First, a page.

In November, a high school student wearing a skirt was set on fire on an Oakland, CA city bus. Sasha Fleischman identifies as agender and prefers to go by the pronoun “they.” In the weeks after the hate attack, many conversations ensued about hate and acceptance alongside dialogue about the way we talk about gender. Here, Mazique Bianco explores gender terms directly, pointing to the empathy and compassion in each of us. By Mazique Bianco At a sun-drenched table at a cafe in Oakland, I listen to two people next to me discussing a hurt they have experienced. I’ve joined their table as a stranger in the packed cafe. I feel an affinity with them. One of the two friends gets up and the person next to me meets my eye. I ask them if they are going through something difficult, and their face breaks open into more softness.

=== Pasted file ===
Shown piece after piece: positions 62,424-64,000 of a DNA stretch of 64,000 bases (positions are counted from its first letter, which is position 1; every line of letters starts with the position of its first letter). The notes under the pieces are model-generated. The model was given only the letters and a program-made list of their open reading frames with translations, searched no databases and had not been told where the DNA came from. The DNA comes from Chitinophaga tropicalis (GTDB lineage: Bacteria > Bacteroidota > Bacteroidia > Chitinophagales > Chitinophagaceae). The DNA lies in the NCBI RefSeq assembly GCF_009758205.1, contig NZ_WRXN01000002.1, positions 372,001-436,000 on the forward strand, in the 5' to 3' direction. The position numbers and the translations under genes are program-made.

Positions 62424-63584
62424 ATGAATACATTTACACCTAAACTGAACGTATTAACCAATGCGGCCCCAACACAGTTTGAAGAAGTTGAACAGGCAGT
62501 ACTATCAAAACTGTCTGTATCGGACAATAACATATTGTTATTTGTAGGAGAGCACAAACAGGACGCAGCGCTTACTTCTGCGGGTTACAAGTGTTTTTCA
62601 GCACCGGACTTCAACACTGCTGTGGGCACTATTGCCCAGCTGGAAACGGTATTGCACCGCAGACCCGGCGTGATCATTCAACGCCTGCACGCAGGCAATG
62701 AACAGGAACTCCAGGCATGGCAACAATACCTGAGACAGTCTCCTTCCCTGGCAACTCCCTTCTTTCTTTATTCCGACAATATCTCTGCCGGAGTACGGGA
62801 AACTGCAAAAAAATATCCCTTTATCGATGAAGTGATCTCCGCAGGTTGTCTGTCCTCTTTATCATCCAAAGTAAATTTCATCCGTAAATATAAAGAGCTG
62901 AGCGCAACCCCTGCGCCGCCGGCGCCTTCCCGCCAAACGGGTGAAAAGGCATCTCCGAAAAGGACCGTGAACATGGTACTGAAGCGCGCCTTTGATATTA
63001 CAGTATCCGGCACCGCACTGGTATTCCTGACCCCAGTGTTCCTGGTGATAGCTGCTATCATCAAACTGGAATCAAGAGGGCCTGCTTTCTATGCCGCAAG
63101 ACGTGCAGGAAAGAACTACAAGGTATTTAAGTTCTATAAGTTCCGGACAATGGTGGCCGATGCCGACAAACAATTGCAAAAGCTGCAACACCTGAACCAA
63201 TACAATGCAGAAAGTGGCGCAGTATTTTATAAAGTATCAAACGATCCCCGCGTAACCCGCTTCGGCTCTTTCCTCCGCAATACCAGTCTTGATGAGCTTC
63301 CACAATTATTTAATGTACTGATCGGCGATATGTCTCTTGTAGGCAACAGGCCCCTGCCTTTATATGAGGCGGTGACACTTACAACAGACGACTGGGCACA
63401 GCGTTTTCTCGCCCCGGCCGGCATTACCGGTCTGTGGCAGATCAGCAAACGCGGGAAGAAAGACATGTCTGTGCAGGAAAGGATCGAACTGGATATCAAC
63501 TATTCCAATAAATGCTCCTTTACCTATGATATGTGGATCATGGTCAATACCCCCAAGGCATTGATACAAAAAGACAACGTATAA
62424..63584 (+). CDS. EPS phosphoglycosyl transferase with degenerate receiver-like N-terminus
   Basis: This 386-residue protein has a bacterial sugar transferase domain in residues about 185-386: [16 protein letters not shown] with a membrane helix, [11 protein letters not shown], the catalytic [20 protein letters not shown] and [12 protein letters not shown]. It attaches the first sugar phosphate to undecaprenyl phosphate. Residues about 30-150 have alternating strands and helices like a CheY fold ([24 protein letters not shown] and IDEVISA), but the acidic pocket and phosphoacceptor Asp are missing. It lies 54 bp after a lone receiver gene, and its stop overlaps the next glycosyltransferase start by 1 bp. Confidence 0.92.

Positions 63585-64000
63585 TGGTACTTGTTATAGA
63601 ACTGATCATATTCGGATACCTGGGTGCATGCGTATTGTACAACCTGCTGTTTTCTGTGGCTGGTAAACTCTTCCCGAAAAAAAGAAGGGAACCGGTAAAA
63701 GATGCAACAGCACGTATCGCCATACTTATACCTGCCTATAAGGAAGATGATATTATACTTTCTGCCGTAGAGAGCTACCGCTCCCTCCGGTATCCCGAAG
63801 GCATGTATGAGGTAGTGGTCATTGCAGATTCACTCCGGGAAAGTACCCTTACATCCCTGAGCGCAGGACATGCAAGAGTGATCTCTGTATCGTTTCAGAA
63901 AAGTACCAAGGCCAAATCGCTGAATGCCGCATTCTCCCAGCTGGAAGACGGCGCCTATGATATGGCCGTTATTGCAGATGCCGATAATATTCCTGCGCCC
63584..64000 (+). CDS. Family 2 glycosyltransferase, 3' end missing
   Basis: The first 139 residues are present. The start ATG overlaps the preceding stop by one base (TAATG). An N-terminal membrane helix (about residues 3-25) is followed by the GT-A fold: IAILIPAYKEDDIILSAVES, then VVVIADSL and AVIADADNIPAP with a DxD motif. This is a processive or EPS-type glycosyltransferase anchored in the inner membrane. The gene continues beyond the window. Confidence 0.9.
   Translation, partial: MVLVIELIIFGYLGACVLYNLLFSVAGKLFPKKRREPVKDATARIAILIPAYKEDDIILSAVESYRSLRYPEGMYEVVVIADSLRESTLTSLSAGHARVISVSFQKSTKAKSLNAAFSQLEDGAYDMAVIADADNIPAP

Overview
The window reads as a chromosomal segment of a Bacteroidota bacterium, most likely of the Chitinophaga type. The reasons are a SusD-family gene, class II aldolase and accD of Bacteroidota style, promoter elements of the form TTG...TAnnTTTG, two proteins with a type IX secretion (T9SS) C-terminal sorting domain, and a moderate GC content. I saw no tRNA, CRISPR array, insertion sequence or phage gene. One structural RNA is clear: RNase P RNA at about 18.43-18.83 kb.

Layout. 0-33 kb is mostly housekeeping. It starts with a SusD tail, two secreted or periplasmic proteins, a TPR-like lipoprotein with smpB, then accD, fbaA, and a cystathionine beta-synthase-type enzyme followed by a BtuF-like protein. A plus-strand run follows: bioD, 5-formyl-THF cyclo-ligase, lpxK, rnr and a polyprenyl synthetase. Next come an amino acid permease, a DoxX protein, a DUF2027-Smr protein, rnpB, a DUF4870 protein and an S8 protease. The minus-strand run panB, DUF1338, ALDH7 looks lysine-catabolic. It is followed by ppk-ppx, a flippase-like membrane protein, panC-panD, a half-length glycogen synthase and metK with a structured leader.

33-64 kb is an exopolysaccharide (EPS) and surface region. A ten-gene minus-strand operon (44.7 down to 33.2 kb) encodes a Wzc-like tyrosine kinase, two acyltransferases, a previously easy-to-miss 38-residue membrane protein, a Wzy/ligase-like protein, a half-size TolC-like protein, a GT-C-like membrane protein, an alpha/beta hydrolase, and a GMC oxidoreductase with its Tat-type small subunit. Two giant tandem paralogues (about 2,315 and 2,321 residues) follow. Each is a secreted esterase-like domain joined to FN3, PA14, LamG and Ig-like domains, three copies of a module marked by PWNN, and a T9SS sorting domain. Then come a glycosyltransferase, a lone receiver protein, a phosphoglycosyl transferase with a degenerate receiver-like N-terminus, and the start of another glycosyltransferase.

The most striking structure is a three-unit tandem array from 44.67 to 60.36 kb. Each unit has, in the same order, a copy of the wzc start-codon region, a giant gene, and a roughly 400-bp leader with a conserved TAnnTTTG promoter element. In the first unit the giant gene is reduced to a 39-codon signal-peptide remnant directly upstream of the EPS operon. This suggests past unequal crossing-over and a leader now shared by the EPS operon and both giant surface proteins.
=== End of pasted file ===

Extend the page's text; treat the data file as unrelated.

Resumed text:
Rhode Island is now the 13th state to include gender-identity and expression in its hate crime laws. The Transgender Hate Crimes Monitoring Bill (S2488) was introduced to the Rhode Island General Assembly on February 16. It passed the Rhode Island House on May 24, and Governor Lincoln D Chafee signed the bill on May 30. The Transgender Hate Crimes Monitoring Bill assists in the research and safety of Rhode Island’s transgender population. In addition, because the bill addresses all hate crimes committed from gender identity or expression bias, victims of all gender identities are protected under this statute. Specifically, the bill adds gender identity and expression to Rhode Island’s hate crimes reporting statute, which already specified race, religion, gender, disability and sexual orientation as motivating prejudices. This now requires Rhode Island State Police to not only report hate crimes based on gender identity and expression, but to also undergo mandatory training regarding the handling of gender identity and expression related hate crimes.